Iron – I have always had low iron levels, which could be a genetic condition. Iron is a key component in manufacturing hemoglobin, which allows the red cells to transport oxygen-rich blood throughout the body. Iron deficiency symptoms include fatigue, irregular heartbeat, pale skin, dizziness, irritability, and cold hands or feet. Sources of iron in food are any type of red meat, spinach, eggs, beans and iron-fortified cereals, among others. Consuming foods high in vitamin C will increase the absorption of iron. When I am low in iron I can tell almost immediately. I feel very fatigued, overwhelmed, and sometimes dizzy. I keep myself and iron pills, recommended by my doctor, which also maintains my energy level up (something people living with FMS could definitely use)!
Serotonin – To see a description on serotonin and the impact on your body, read part I of this post. Serotonin deficiency can lead to depression. It also influences your social behavior and decreases the body’s sensitivity to light, among other symptoms. Tryptophan is the best way to increase serotonin levels. Foods high in tryptophan include avocadoes, chicken, cottage cheese, dark chocolate, eggs, oats, pork, turkey, wheat germ, and wild oats. Try to include at least one tryptophan-rich food at every meal, choosing organic foods whenever possible. B vitamins (especially B1, B3, folic acid, niacin, pantothenic acid, and vitamin B12), calcium, and magnesium, all of which are usually found in a good multivitamin/mineral formula are also helpful. Tryptophan and its precursor, 5-HTP (5-hydroxy tryptophan) can also be used, although both of these should ideally be taken under your doctor’s supervision.
Dopamine – To see a description on serotonin and the impact on your body, read part I of this post. It was not shocking for me to learn that exercise increases dopamine levels in the brain naturally. I noticed this as I run, my fibro fog tends to disappear! Meditation also releases dopamine from your brain. Lean proteins and vegetables can increase dopamine production, as well as black beans, chick peas, nuts and seeds. Taking L-tyrosine as a supplement will assist in increasing your dopamine level but again, make sure your doctor is aware and on-board!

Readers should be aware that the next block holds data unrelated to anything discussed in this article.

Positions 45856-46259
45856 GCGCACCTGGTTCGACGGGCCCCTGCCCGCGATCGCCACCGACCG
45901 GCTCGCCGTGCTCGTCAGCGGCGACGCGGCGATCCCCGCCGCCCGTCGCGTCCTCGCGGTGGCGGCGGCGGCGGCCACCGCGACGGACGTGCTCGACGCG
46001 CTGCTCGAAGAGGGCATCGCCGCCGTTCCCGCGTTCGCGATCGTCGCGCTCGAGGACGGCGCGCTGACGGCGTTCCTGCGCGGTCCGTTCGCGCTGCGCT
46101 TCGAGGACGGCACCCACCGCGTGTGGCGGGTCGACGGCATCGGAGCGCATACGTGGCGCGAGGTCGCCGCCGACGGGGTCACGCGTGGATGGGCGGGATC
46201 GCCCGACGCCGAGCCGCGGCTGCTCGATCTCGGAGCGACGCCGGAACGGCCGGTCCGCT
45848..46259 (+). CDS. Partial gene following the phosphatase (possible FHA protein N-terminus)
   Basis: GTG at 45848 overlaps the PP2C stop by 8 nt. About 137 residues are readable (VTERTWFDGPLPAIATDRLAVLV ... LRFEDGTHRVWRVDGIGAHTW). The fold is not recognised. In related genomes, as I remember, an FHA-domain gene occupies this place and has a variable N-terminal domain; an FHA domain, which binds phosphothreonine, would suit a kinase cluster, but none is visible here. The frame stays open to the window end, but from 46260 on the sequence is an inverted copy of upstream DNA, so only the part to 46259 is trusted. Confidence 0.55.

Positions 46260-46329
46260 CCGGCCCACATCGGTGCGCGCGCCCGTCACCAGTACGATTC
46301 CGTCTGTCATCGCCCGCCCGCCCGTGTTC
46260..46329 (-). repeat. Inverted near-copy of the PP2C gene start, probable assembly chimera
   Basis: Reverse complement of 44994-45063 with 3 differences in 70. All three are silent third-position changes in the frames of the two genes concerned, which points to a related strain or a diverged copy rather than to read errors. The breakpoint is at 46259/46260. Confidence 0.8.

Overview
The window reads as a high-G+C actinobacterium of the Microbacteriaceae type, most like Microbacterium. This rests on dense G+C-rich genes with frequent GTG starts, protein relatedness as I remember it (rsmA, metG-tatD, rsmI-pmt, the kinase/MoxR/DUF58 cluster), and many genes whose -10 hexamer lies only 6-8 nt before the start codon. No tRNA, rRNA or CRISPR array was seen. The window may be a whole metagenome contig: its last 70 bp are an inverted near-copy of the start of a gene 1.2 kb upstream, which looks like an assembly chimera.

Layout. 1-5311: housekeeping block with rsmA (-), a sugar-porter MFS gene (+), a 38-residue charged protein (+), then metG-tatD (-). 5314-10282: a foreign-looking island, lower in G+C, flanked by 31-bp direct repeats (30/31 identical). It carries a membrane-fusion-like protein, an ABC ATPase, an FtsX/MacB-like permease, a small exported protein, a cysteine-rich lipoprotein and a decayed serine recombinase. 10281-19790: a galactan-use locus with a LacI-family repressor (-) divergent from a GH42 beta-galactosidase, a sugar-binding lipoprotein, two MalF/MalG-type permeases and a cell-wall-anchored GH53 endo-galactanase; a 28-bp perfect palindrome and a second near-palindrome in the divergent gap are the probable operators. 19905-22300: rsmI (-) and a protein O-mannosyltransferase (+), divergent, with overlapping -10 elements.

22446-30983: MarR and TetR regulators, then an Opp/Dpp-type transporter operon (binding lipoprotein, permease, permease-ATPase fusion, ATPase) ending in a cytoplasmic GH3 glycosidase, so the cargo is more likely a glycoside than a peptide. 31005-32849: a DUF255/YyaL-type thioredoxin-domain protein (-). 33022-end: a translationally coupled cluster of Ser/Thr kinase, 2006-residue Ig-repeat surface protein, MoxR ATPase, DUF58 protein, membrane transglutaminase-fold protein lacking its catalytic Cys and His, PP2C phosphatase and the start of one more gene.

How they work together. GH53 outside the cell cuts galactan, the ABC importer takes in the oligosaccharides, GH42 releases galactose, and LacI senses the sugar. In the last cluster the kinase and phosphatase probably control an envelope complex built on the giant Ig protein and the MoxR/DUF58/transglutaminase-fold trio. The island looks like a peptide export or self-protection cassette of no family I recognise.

I found this article on livestrong.com that has a good recipe for balancing the levels of serotonin and dopamine. Read here for more information.
Tips and Warnings
If you have a high stress lifestyle, poor dietary habits, drink alcohol or have addictions, medications and supplements tend to wear off over time. For lasting results, increase your hormone levels naturally through diet and lifestyle changes, and only use supplements or medications when necessary and approved by a physician.
I know I have provided you with a lot of information to digest here, but re-read the 3-part post when you have some quiet time, analyze what you read and make sure it makes sense to you. I recommend you have an honest chat with your doctor about my story before you give anything I try. Modifying your daily routine can prove to be very successful and if you so choose, you can stop there. Taking supplements and other medication might require more investigative work on your part and your doctor’s supervision.
Today I feel wonderful, and am looking forward to no more FMS flare-ups! I will keep you posted on my condition should anything change. For now, I am giving myself a big, fat KUDOS! for perseverance and commitment.
As always, please share what works for you. If you’re interested in more details, send me a msg or comment.
- Flare-up free for 3 months…my journey back to health! (nashuafibrosupport.wordpress.com)
- Dopamine Vs. Serotonin (hazima.wordpress.com)